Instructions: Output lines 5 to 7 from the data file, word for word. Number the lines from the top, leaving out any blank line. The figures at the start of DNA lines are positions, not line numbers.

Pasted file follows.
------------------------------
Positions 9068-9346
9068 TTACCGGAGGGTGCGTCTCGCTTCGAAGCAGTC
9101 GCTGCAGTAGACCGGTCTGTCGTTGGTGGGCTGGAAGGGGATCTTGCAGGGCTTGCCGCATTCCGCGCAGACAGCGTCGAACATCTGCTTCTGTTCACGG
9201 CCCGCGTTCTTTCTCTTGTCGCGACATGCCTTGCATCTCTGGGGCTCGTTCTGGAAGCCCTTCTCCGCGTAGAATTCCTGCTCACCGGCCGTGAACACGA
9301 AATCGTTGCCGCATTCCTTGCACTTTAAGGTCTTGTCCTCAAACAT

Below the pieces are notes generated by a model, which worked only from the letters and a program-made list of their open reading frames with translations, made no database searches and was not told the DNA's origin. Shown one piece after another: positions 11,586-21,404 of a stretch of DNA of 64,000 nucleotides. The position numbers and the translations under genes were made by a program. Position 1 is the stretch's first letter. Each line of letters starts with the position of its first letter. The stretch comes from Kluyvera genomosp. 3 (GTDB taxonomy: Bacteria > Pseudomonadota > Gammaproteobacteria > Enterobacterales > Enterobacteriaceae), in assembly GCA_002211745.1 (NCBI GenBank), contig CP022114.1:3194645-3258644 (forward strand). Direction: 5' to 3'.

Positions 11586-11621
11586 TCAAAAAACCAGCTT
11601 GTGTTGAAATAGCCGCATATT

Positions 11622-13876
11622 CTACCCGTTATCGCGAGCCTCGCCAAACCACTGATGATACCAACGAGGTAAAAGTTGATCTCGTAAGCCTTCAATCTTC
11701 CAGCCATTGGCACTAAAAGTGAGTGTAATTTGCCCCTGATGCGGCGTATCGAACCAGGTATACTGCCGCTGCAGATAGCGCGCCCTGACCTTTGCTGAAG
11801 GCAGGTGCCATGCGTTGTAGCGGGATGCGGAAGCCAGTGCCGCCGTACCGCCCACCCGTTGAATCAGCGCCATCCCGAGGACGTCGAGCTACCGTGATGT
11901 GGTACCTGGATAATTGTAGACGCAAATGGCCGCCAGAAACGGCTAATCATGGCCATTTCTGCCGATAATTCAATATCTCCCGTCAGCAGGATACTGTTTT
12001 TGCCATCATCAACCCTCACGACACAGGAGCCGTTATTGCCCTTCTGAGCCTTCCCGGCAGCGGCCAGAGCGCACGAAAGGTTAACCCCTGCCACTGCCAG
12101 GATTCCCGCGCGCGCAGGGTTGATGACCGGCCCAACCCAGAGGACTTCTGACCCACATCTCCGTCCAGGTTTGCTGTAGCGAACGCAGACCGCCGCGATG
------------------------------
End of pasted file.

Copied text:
9301 AATCGTTGCCGCATTCCTTGCACTTTAAGGTCTTGTCCTCAAACAT

Below the pieces are notes generated by a model, which worked only from the letters and a program-made list of their open reading frames with translations, made no database searches and was not told the DNA's origin. Shown one piece after another: positions 11,586-21,404 of a stretch of DNA of 64,000 nucleotides. The position numbers and the translations under genes were made by a program. Position 1 is the stretch's first letter. Each line of letters starts with the position of its first letter. The stretch comes from Kluyvera genomosp. 3 (GTDB taxonomy: Bacteria > Pseudomonadota > Gammaproteobacteria > Enterobacterales > Enterobacteriaceae), in assembly GCA_002211745.1 (NCBI GenBank), contig CP022114.1:3194645-3258644 (forward strand). Direction: 5' to 3'.

Positions 11586-11621